The following year, her work made its first appearance in a group exhibition called ‘In and Out of Focus’—her first of four appearances—at the Museum of Modern Art (MoMA). A magazine that she created a lot of images for was the Ladies’ Home Journal. There she produced a photo essay on mental illness, which was awarded a first prize in the Encyclopaedia Britannica/University of Missouri School of Journalism contest. The medically-themed photos continued when she was hired by the Pittsburgh Photographic Library to live in the Pittsburgh Children’s Hospital and document the activities within, a commission which took several months. Originally intended as a story in LIFE magazine, this was cancelled in favour of documenting the Queen Elizabeth II coronation. However, thirteen prints from this series were made publicly available when they were displayed in the exhibition ‘Diogenes with a Camera,’ held at MoMA. She also documented life at Blythedale Convalescent Home for Children, in New York, for the Children’s bureau. An example of this work is displayed below.
The artist’s most internationally recognised work appeared in 1953 when she was hired by UNICEF and the French government to travel to Morocco to photograph a program to treat trachoma. Over several months she travelled around Ouarzazate documenting people receiving medical treatment and the positive aspects of UNICEF’s work.
Bubley produced many other overseas photo projects, such as photographing the areas of Central and South America where Pepsi-Cola sold and manufactured their product. These images were then published in their corporate magazine Panorama, which was distributed to their bottlers and shareholders. Then in 1964 and ’65 Pan American World Airways sent her on a world tour to document the areas they serviced. These images were then published in their corporate magazine The Clipper, which was distributed to employees and shareholders.
Between 1950 and 1965 the photographer freelanced for many magazines; her stories focused on medicine, families and social issues. Many of her articles appeared in LIFE—two were cover stories. Additionally, she created a dozen photo stories for the Ladies’ Home Journal series ‘How America Lives,’ which ran intermittently between 1948 and 1960. The series was very popular and was expanded into two new series: ‘How Young America Lives,’ which profiled teenagers, and ‘Profiles on Youth,’ about children. Also of note during this decade was the appearance of several images in ‘The Family of Man’ exhibition.
After 1965 the artist reduced her workload, as the frequent travelling became tiring. Instead, she focused on projects of personal interest and photographed the New York area, where she lived. During this time she created a book featuring macro photography of plants, two books about pets and a book documenting 159 of her child photographs entitled Esther Bubley’s World of Children. Unfortunately the book doesn’t mention titles or dates for the images contained within. She died in New York City, of cancer, on March 16, 1998.
The website about Esther Bubley’s career contains a lot of information about the work she completed, though there are only about 200 images of average quality. Another book, which contains about thirty-six images by Bubley, appears on archive.org. Entitled ‘Your Child from 6 to 12,’ it is an interesting read detailing child care in 1949.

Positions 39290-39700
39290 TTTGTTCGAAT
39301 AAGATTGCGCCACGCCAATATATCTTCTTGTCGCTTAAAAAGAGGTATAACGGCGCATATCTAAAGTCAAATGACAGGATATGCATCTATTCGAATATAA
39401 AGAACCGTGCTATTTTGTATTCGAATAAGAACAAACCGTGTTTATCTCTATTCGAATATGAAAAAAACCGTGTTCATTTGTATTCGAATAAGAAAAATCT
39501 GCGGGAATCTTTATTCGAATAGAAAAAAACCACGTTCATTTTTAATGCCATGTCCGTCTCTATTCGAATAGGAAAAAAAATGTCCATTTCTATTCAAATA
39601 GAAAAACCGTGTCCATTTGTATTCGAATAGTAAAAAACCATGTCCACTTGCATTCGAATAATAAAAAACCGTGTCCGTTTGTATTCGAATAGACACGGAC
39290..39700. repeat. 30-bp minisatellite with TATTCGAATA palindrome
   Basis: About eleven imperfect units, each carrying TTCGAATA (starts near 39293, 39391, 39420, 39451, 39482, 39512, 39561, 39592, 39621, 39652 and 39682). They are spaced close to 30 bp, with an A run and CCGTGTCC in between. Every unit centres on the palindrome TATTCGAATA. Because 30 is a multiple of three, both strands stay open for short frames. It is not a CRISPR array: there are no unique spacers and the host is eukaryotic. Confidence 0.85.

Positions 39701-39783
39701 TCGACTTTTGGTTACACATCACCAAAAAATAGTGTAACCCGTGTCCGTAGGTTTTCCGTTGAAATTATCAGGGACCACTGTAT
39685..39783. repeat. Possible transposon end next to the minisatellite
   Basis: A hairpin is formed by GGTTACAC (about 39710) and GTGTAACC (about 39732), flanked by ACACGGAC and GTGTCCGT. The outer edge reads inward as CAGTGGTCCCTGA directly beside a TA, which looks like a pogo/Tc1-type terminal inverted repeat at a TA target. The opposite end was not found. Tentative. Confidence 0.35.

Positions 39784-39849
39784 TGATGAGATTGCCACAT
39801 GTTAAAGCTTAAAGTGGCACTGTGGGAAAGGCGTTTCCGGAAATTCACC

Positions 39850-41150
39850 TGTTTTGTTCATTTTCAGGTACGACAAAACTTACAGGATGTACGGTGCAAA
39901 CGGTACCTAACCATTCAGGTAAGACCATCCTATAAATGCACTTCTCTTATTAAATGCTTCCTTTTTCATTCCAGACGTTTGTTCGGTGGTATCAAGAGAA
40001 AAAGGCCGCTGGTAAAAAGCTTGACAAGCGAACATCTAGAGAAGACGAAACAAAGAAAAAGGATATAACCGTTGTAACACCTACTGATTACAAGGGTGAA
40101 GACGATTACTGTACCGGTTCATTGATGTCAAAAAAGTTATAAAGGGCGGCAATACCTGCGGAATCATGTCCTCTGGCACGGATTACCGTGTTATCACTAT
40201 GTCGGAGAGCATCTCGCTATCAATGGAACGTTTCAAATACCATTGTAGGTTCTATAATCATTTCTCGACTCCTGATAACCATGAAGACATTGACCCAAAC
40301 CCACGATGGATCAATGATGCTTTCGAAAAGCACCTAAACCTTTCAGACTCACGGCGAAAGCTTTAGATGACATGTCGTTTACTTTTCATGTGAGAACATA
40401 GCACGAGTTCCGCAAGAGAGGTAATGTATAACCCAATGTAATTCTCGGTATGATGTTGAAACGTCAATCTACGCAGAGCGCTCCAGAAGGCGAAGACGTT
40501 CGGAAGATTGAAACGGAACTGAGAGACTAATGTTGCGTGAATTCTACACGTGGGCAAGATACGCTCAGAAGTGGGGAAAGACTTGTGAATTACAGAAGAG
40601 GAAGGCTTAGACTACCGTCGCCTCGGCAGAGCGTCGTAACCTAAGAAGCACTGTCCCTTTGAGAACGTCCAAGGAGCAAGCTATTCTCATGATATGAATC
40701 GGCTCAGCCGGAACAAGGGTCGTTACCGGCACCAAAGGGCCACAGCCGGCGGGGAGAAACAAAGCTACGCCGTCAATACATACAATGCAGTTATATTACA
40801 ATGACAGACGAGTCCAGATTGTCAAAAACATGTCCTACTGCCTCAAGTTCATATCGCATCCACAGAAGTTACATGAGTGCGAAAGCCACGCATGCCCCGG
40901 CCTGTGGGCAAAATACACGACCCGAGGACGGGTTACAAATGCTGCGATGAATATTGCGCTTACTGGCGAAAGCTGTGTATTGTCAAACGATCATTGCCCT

This is the first of two articles on the use of the girl image in anti-Roma racism. Here I will describe the hundreds of years old accusation that Roma steal non-Roma children. In the next one, I will discuss in depth the case of the “blond angel” in 2013, when the presence of a blond little girl in a Roma camp led to the claim by both police and media that she had been abducted from a non-Roma family.
Note: Following European usage, I use the singular noun Rom and the plural noun and adjective Roma to designate people of this ethnicity, while the adjective Romani will designate the corresponding culture and language. There are also ethnic Roma subgroups carrying specific names: Sinti, Kale, Manush, Romanichal, etc. However well-known designations such as “Gypsy” or “Tzigane” / “Gitano” should be avoided, as they usually carry cultural and literary stereotypes.
The Roma people originated from India and migrated into Europe during the Middle Ages. For a long time it was thought that they came from Egypt, as illustrated by the novel Isabel of Egypt, first youth love of emperor Charles V written by the German romantic Achim von Arnim in 1812 (imagining a brief love affair between the Holy German Emperor and the daughter of the leader of the Roma people); indeed the word “Gypsy” comes from “Egyptian.” On the other hand designations such as “Tzigane” or “Gitano” come from the medieval Greek Atsinganos, meaning “untouchable.”
Roma were enslaved in Romania until the middle of the 19th century. In Western Europe, they have been persecuted since the 15th century, first accused of being Turks, or Turkish spies, then of being criminals. Over and over, laws and ordinances were enacted to prevent them from settling down, with various penalties for offenders: deportation, forced labour, flogging, mutilation, execution or their children to be taken away. In 1721, the Holy Roman Emperor Charles VI ordered the execution of all Roma adults, while children were “to be put in hospitals for education.”
Being always expelled from one place to another led the Roma people to a life of forced nomadism (similarly, during periods of persecution, Jews often moved from one town to another); from that comes the image of Gypsies living in caravans. While Jews were generally emancipated throughout Western Europe during the 19th century, the same did not happen for Roma, who were considered “born criminals.” The persecution culminated in the Nazi genocide that targeted both Jews and Roma for systematic extermination; the number of Roma victims is estimated between half and one and a half million. This genocide has been called Samudaripen (meaning “mass killing”) or Porajmos / Porrajmos / Pharrajimos (meaning “devouring” or “destruction”).